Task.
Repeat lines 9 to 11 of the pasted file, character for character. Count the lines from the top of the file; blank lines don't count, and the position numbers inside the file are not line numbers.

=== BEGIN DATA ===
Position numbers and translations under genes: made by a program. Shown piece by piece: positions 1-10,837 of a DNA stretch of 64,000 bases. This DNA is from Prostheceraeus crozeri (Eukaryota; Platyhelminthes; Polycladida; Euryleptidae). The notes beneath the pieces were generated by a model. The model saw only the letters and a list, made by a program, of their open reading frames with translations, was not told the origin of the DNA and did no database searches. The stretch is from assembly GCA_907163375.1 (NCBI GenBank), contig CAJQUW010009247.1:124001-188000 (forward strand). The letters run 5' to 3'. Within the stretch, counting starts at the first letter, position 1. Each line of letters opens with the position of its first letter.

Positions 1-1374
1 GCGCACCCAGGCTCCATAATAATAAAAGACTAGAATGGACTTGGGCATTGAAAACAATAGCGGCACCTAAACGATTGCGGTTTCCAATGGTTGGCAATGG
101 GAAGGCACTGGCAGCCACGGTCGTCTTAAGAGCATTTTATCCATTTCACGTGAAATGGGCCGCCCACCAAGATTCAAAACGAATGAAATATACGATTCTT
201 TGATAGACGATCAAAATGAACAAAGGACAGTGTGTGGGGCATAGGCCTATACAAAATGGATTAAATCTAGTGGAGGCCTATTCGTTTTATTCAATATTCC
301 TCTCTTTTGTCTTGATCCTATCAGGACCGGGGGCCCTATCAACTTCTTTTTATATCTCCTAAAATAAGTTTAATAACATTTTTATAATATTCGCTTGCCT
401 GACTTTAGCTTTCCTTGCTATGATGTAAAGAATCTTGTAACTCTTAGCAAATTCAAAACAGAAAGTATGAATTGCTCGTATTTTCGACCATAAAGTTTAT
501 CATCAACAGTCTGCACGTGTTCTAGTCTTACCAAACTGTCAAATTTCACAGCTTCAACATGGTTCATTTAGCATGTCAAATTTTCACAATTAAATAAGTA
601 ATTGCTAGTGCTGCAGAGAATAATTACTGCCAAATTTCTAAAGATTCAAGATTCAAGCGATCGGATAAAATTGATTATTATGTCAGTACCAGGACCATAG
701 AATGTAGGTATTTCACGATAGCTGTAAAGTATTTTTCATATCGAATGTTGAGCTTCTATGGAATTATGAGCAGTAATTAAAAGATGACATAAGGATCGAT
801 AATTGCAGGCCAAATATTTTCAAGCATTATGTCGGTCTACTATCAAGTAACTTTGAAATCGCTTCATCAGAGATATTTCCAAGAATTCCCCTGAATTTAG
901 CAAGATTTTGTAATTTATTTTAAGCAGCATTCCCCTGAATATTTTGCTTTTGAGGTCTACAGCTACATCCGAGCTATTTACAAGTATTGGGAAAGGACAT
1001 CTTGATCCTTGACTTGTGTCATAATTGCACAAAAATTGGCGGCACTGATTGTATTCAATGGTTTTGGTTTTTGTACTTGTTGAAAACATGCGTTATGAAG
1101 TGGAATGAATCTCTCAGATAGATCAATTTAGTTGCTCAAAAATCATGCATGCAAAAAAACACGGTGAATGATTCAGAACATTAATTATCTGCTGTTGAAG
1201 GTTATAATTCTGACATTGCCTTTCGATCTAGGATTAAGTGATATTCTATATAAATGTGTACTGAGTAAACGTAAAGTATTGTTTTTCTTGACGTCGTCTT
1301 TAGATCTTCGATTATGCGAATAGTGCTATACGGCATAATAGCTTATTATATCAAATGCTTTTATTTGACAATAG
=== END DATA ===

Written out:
601 ATTGCTAGTGCTGCAGAGAATAATTACTGCCAAATTTCTAAAGATTCAAGATTCAAGCGATCGGATAAAATTGATTATTATGTCAGTACCAGGACCATAG
701 AATGTAGGTATTTCACGATAGCTGTAAAGTATTTTTCATATCGAATGTTGAGCTTCTATGGAATTATGAGCAGTAATTAAAAGATGACATAAGGATCGAT
801 AATTGCAGGCCAAATATTTTCAAGCATTATGTCGGTCTACTATCAAGTAACTTTGAAATCGCTTCATCAGAGATATTTCCAAGAATTCCCCTGAATTTAG